Dir: Matt Reeves. US. 2014. 130mins
The sequel to sci-fi franchise reboot Rise Of The Planet of the Apes is heavier on ape-vs-human action than its predecessor and lighter on the kind of intimate drama that three years ago made the reboot a surprisingly affecting late summer hit. As such, the relatively generic Dawn Of The Planet Of The Apes is less emotionally resonant than Rise but possibly better equipped - especially with the addition of 3D - to fill its role as a midsummer box office earner aimed particularly at the international market.
The motion capture technique employed to make Caesar a believable and sympathetic character in Rise is used more extensively in Dawn to give a number of the ape characters identifiable personalities.
Worldwide distributor Fox opens Dawn in North America on July 11 - between the latest Transformers and the new Hercules - and the release slot should help the film at least match Rise’s $176.8m domestic take. In the international arena - where it was unveiled this weekend at the Moscow International Film Festival - Dawn might, thanks to 3D, the action emphasis and an internationally flavoured cast, surpass Rise’s impressive $305m tally.
The script, by Mark Bomback (The Wolverine) and Rise writers Rick Jaffa and Amanda Silver, picks up the story more than a decade after the end of the earlier film. While most of the human race has been wiped out by a simian flu virus, Caesar (once again played, with the help of motion capture technology, by Andy Serkis) and his fellow genetically evolved apes have made a secluded home in the Northern California forest.
They’re not yet as sophisticated as the title characters in the 1968 franchise original, but they have learned to ride horses, construct shelters and, in a few cases, speak.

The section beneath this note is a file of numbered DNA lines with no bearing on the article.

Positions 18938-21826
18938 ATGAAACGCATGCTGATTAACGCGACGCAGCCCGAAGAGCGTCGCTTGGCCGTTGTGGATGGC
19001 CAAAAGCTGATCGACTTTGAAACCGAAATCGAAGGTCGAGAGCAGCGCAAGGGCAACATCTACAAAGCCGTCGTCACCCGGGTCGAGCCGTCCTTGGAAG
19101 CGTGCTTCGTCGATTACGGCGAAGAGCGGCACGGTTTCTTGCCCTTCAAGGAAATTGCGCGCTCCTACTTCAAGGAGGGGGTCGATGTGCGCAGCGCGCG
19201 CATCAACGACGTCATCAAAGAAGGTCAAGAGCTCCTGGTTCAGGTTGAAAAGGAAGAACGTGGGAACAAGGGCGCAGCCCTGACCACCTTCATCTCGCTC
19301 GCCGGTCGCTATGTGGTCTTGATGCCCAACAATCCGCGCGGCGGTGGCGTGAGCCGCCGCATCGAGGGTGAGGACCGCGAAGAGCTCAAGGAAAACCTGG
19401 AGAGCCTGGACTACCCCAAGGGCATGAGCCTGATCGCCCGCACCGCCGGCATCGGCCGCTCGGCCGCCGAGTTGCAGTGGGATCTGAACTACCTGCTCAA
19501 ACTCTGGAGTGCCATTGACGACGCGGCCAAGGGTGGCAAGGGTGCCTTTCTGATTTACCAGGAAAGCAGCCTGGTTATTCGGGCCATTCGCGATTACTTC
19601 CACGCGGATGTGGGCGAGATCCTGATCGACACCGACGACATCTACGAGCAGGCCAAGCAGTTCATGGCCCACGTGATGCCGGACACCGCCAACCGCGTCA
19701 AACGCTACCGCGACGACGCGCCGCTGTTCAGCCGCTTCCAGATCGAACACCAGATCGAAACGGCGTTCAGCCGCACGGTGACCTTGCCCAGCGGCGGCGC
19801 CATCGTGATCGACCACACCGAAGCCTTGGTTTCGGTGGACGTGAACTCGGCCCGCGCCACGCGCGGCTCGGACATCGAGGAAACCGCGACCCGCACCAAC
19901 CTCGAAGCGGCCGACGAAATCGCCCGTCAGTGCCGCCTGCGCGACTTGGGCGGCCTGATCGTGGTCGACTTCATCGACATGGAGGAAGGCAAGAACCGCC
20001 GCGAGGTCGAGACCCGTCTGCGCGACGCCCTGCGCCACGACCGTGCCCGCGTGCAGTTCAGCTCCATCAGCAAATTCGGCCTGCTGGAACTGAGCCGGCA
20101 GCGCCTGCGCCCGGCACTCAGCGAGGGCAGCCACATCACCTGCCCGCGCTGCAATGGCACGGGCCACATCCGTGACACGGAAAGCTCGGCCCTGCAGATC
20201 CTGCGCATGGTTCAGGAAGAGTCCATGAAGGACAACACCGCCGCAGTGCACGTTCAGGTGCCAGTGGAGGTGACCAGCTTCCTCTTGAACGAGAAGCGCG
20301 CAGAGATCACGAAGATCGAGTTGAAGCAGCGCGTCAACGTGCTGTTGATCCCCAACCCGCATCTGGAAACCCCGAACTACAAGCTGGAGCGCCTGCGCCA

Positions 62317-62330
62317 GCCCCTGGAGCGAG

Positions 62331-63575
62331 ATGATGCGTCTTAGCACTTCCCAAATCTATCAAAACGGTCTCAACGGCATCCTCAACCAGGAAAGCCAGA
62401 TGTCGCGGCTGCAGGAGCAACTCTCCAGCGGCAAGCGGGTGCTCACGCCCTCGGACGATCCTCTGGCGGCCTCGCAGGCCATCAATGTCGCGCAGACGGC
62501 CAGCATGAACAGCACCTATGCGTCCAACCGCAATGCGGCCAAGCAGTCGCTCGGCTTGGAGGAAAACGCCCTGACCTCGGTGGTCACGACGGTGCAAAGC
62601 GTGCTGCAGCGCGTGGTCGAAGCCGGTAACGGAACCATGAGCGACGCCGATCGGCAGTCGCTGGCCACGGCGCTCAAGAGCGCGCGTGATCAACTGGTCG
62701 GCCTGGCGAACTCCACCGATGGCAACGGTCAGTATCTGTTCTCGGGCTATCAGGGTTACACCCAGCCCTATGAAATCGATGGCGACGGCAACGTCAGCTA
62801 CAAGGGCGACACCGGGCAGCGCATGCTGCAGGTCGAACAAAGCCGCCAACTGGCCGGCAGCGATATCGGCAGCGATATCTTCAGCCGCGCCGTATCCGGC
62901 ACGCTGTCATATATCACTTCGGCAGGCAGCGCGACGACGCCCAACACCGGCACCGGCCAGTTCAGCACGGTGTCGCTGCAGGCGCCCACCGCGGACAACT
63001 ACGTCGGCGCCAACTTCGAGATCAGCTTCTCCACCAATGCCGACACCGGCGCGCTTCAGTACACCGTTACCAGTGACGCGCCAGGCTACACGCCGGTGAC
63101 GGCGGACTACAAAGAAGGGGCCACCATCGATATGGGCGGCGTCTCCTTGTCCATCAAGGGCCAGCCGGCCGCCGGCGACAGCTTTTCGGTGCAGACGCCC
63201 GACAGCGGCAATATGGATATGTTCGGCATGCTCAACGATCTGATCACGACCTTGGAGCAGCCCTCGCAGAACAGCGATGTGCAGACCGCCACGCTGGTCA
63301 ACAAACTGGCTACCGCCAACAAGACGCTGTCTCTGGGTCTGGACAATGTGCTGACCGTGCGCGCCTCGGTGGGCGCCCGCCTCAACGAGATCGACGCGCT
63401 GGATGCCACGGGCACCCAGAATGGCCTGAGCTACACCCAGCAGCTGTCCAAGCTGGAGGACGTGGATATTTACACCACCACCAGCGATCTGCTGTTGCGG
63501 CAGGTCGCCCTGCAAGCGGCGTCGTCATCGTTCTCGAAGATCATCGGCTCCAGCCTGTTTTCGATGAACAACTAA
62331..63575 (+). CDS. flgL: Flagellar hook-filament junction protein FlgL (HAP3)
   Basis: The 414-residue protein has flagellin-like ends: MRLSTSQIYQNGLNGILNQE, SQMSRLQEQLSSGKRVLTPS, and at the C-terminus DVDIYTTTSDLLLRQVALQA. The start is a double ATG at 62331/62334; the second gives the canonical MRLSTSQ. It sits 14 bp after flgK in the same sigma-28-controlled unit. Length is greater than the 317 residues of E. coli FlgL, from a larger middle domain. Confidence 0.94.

The trouble starts when a group of human survivors shows up looking for a forest dam that could provide power for a San Francisco encampment. Both apes and humans are divided about the others’ intentions and the mistrust leads the two sides into a battle that itself leads to the brink of all out war (a war that will presumably be fought in the next Apes film, already announced for 2016).
Heroes and villains are provided on both sides - the human versions being enlightened dad Malcolm (played by Australian Jason Clarke, from The Great Gatsby) and unenlightened camp boss Dreyfus (the UK’s Gary Oldman) - and the film draws parallels between the lead characters’ ape and human families. But none of the characters are very memorable and the allusions to issues such as ecology and racism are too vague to have much impact.
Rather than developing those angles, director Matt Reeves (Cloverfield) takes the film down familiar genre paths - previously trodden by Westerns, gangster films and zombie flicks - that provide few dramatic surprises.
The motion capture technique employed to make Caesar a believable and sympathetic character in Rise is used more extensively in Dawn to give a number of the ape characters identifiable personalities. The technology is more refined this time out, but it sometimes has the effect of making the apes seem too human.
The 3D is subtle to a fault, only becoming noticeable during the action sequences that dominate the final third of the two-hour-plus running time.
Production companies: 20th Century Fox, Chernin Entertainment
International distribution: 20th Century Fox
Producers: Peter Chernin, Dylan Clark
Executive producer: Thomas M Hammel
Screenplay: Rick Jaffa, Amanda Silver, Mark Bomback
Cinematography: Michael Seresin
Editors: William Hoy, Stan Salfas
Production designer: James Chinlund
Music: Michael Giacchino
Main cast: Andy Serkis, Jason Clarke, Gary Oldman, Keri Russell, Toby Kebbell, Kodi Smit-McPhee